Our petition is linked to the button at the top of this page, or by clicking here. Please help us get to our 1000 family goal. Our community depends on it!
Walmart has always been quick to point out that they are spending $5.1M on road improvements in the area around their store, known as the 'Tigard Triangle'. At first glance, some people would say that this is a good thing. We all know that traffic is bad on the east side of Tigard, and making some street improvements that would help alleviate traffic would be great.
What we know from the original traffic study, done 7 years ago, is that this Walmart store will be responsible for 9,000 additional cars in the Tigard Triangle area each day. Walmart is required to make most of the street improvements as a condition of their 2009 Development Committee approval. But a closer look at what these improvements are clearly shows that the widened lanes, new signals and other changes have nothing to do with alleviating traffic for most of us. The purpose of these changes is to deliver cars into Walmart's parking lot. Click on the image above (or here) to see an interactive map that helps to illustrate this fact.
With traffic being the number one issue for Tigard's liveability, the City should be looking for ways to reduce and relieve the traffic bottlenecks. These street improvements won't help the already severe traffic problem in this city, and with the opening of the Walmart superstore, the traffic is going to get much worse.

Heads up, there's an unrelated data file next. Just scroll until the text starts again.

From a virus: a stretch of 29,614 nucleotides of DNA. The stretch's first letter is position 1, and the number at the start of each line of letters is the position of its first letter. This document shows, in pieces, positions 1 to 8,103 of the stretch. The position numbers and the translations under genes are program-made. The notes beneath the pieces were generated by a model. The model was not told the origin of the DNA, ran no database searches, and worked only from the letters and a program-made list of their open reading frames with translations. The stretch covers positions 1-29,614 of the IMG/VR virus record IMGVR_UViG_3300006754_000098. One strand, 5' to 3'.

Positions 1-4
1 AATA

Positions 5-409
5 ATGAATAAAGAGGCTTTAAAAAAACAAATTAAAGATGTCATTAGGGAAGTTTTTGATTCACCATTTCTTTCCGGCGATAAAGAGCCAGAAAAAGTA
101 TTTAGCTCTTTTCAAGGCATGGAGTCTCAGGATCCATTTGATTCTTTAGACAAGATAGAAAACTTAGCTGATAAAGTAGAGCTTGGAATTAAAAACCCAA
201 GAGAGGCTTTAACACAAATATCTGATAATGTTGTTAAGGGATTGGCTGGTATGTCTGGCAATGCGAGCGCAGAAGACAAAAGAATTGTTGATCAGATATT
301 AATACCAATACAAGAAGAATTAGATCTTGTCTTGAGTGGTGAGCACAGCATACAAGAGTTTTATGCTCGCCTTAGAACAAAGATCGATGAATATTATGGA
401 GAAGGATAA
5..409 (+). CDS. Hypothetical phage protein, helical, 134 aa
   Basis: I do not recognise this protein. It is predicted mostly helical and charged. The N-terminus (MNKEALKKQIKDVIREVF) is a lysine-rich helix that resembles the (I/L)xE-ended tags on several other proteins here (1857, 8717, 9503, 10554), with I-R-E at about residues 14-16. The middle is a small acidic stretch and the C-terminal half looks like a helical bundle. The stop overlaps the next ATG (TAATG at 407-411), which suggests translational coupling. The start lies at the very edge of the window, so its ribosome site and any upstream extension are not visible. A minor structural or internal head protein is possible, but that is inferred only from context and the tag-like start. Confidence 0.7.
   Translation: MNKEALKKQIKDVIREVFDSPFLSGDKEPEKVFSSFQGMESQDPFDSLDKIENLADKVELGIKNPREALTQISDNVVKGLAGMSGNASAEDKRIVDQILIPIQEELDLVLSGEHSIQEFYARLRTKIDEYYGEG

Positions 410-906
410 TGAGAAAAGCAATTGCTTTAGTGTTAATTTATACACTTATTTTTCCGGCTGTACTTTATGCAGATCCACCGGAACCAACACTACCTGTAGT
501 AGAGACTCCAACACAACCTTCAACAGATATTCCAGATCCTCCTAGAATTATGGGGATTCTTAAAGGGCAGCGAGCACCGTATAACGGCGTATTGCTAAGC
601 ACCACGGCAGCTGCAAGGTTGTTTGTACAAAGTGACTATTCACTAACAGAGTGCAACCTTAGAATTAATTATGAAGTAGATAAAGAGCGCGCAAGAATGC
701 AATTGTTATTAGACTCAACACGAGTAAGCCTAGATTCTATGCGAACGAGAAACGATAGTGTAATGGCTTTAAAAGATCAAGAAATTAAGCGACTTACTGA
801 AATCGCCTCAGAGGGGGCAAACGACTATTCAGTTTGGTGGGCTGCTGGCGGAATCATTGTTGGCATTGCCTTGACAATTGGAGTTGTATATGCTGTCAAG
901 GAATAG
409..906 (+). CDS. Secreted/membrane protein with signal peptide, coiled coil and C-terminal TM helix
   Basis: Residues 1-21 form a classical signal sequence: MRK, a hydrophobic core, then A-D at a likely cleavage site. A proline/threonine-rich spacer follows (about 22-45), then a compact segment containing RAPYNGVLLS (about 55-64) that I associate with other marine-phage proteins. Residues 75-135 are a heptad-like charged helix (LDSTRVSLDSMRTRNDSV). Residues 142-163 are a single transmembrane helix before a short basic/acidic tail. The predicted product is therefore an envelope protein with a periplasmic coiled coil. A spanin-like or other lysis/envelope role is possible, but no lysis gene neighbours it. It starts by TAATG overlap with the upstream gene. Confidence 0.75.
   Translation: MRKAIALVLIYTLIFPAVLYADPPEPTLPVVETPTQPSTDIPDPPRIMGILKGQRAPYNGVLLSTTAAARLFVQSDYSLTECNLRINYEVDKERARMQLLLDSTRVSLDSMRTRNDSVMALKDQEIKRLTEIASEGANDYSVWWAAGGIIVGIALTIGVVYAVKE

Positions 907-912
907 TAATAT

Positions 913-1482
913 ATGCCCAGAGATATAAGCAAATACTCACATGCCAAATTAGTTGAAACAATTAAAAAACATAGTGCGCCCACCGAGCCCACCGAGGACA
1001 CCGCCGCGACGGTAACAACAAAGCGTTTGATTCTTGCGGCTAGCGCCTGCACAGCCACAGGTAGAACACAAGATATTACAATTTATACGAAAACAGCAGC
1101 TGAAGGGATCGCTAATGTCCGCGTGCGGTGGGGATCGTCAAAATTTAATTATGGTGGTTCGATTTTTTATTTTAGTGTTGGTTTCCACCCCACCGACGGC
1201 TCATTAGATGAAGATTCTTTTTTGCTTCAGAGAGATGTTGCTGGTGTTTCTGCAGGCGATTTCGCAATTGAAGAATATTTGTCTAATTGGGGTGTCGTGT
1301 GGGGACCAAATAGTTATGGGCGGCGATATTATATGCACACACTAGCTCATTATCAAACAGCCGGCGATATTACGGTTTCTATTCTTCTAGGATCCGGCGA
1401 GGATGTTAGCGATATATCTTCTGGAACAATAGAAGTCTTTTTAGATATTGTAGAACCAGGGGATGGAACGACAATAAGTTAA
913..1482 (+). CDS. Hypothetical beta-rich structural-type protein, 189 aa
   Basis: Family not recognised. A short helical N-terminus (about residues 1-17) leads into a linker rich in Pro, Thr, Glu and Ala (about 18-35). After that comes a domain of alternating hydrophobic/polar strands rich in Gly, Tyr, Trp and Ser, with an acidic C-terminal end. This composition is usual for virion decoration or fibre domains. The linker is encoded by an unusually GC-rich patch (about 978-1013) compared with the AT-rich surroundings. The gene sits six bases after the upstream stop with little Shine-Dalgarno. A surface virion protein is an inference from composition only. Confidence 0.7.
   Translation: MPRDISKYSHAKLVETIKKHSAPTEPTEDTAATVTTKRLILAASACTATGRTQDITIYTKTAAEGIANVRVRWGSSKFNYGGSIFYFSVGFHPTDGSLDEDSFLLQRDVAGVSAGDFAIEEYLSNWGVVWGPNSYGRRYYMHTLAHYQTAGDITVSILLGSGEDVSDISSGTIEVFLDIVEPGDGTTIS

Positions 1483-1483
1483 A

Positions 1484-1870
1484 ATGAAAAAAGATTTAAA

If you'd like to see a more detailed description of all the street improvements and modifications, Click Here
For most of us, this issue started in March, when the Oregonian reported that Walmart had met the plan requirements to begin building the store.
In April, After some folks expressed concerns, the Mayor and City Council shoehorned a short discussion on Walmart at the end of a long Town Hall meeting on the Southwest Corridor transportaion plan. The big takeaway from that meeting, which one member of the Council and the City Manager wanted to emphasize, was that this was a 'done deal'.
In the months since, we have looked at hundreds of pages of planning documents, pored over agendas, meeting minutes, and staff memos. We've attended meetings with city staff, had a meeting with the Mayor, attended a meeting with a Walmart representative, and addressed the City Council about our concerns on numerous occasions.
From all of this, we came to several conclusions that we'd like to share.
1. Walmart and the developer, Pac-Trust, played the city for suckers from the start. They knew that if they stuck to the same development plan that was originally approved back when Target was the proposed tenant in 2006, they could avoid a new round of hearings, with the requisite and unpleasant public input and testimony that would result, In fact, the minutes of a 2010 meeting of the Planning Commission illustrates this, with Pac-Trust's attorney's snidely brushing aside objections from local businesses about the proposed median on 99W, at one point saying the objections had "nothing to do with the application" and "They offered nothing to the issue before you tonight."
Pac-Trust made their case that no 'significant' changes were made to the 2006 plan, that the type of store or the ultimate tenant didn't affect traffic or any other assumptions, and in any case, the 2006 approval was good for as long as the developer wished.
The Bottom Line:
-the last public hearing, with testimony, on the development was held in December 2010.
-the plans were last reviewed in 2009.
-the traffic study, from which all of the city's traffic planning for the area is based, was submitted in 2006. The current construction on 99W is also based on this study. It has not been updated or reviewed for changes in traffic load or patterns since then.